Leveraging Traditional Finance in the Crypto World

Published on
September 24th, 2020
Duration
37 minutes


Leveraging Traditional Finance in the Crypto World

The Interview - Crypto ·
Featuring Hunter Horsley

Published on: September 24th, 2020 • Duration: 37 minutes

Hunter Horsley, CEO of Bitwise Asset Management, joins Real Vision senior editor, Ash Bennington, to shed light on the crypto space’s transition from private to public, the current state of crypto markets and assets in 2020, and what the next decade for the space could look like. He explains the phenomena of new companies leveraging “equity rails” to boost the adoption and ease of use of crypto technologies. Horsley also breaks down the risks in owning products like Bitwise and the budding relationship between the crypto world and RIAs. Filmed on August 24, 2020.

Comments

Transcript

  • BN
    Brady N.
    2 October 2020 @ 00:20
    Using blockchain infrastructure to honestly and publicly dupe unsuspecting traders into chasing token ATH's has little to do with decentralizing finance but maybe I have defined prediction differently. My prediction suddenly turned speculation upon hearing the word price.
  • JS
    Jeff S.
    25 September 2020 @ 00:28
    This is only valuable for folks with $250k or more to invest in a fund with high fees in which only 40% of the fund is allocated to higher risk, hard to measure assets. BTC is a no brainer. I’m not here to be given rationale for BTC. This guest offers no trading info or metrics shared other than that he chooses liquid assets. This is a fine promotion for the fund. This is not what the crypto investors coming from the traditional space need. We need and want analysis on crypto investments. We need some intelligence on metrics and tools. Please let this new side channel on crypto offer asset level investment advice as well as real tools and concepts to help offer some metrics for the space. Thanks guys!
    • LH
      Luke H.
      26 September 2020 @ 08:27
      Agreed on the fund makeup ("only 40% of the fund is allocated to higher risk") These funds feel like low beta call option on some new bitcoin-level dominant player emerging. Personally I don't see that happening any time soon. Although an Ethereum replacement is a possibility in the next few years, and the space is on the lookout for a better more scalable platform to build on. Those platform level projects like Polkadot are relatively easy to identify and bet on directly without the need for a fund. The main challenge without a fund is technological - you need a crypto wallet and an account on a reputable exchange - but this is a few hours work for those willing to put the time in. "We need and want analysis on crypto investments. We need some intelligence on metrics and tools". Absolutely. I think the challenge here is how fast the space is moving, the number of scammy projects and the intense work that due diligence on these highly speculative assets involve. Many tokens are just cash grabs and you have to have the right skill set to find the ones with genuine long term potential. The vast majority will not have long term success. Well over 90% of them have peaked within a couple of years. Could Real Vision provide this type of guidance? It's a very different, largely hype-driven space compared to traditional investing, and a lot of work and ongoing attention is required. I'm not convinced this is the place to get that type of information. You're better off following the right Youtube and Twitter accounts. Most altcoin projects, as in well over 90%, just don't have long term potential. They're trading instruments. Many start out with great teams, worthy financial disruption goals and the best intentions. They have some initial success, and then the token pumps 100x. Now the whole team has life changing money. All of a sudden pursuing that extremely challenging token project suddenly becomes much less interesting. Token lockups are starting to address this - Serum is interesting to me, and more broadly the DeFi space has some very interesting things going on backed by some extremely smart people.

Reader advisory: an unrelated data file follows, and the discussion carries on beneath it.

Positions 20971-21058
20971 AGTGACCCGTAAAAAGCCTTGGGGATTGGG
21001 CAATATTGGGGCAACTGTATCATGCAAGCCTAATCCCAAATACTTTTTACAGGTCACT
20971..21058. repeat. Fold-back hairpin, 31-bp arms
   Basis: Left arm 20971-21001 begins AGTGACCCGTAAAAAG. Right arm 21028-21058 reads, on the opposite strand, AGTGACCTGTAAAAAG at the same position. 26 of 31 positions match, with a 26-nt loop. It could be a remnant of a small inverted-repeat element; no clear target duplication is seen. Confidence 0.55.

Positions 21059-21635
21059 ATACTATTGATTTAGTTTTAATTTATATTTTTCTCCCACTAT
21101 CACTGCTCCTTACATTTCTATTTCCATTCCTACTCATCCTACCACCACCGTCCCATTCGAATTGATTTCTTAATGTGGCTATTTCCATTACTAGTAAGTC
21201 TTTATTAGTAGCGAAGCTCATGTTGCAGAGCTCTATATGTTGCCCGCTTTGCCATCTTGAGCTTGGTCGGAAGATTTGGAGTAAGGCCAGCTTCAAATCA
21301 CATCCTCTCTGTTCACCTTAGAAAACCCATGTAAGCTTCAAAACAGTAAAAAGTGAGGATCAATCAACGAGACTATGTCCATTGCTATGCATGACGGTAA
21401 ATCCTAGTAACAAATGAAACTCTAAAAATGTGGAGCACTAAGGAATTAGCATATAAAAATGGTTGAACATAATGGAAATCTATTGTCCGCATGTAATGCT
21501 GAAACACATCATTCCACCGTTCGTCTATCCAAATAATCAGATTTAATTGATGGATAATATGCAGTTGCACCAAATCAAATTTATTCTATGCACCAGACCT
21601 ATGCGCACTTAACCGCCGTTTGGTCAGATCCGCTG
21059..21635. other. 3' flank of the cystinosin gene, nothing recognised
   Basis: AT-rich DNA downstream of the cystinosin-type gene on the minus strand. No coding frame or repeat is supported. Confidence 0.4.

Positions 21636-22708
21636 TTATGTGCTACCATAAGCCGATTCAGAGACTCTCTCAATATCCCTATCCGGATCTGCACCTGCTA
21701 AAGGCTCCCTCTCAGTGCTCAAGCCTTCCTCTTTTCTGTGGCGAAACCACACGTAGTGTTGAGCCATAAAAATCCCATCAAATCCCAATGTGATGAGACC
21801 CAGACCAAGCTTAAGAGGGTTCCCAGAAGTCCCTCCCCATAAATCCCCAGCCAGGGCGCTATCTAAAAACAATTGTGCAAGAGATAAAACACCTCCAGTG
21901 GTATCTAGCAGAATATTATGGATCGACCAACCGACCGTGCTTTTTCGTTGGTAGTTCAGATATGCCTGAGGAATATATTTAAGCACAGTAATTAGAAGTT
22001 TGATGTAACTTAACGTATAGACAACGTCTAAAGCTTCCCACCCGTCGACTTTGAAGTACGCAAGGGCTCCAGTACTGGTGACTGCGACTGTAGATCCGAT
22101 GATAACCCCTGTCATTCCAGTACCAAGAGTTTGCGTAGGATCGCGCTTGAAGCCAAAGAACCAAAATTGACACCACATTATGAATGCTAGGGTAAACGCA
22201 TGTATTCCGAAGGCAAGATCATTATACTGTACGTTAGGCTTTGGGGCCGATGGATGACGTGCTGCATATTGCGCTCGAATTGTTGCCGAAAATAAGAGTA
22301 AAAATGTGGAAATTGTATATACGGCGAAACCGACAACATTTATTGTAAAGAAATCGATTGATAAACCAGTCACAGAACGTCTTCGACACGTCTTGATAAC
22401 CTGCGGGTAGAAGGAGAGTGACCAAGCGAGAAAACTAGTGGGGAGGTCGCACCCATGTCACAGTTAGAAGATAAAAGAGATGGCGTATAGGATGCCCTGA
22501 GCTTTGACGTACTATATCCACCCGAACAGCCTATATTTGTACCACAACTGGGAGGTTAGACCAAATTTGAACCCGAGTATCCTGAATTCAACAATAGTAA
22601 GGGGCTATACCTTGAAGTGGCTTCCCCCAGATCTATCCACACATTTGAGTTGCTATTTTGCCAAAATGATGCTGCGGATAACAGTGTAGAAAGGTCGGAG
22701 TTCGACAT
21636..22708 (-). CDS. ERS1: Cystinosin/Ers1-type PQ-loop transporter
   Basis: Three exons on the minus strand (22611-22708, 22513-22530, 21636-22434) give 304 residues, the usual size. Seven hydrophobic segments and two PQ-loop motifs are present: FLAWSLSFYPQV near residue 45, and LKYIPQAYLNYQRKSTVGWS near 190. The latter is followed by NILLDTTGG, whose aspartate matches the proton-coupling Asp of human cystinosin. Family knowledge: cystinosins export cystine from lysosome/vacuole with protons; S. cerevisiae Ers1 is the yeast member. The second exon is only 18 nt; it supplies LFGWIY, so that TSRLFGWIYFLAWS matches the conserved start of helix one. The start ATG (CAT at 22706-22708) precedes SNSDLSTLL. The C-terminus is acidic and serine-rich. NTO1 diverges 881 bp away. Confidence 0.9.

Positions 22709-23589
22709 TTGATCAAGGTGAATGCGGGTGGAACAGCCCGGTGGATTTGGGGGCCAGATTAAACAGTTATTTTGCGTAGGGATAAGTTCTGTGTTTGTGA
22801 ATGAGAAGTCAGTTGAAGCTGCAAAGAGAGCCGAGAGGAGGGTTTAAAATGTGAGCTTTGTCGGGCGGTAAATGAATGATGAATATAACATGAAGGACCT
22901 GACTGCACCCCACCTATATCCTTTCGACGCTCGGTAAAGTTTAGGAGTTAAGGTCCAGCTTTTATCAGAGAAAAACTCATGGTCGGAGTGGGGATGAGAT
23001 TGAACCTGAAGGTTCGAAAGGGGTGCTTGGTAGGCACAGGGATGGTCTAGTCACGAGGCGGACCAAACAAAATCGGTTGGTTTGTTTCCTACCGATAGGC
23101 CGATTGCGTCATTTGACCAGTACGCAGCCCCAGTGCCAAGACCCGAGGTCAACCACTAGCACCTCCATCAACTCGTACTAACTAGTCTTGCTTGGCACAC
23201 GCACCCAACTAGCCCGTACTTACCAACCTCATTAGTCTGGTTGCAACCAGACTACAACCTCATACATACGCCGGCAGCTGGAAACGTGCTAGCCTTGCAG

• DP
      Duane P.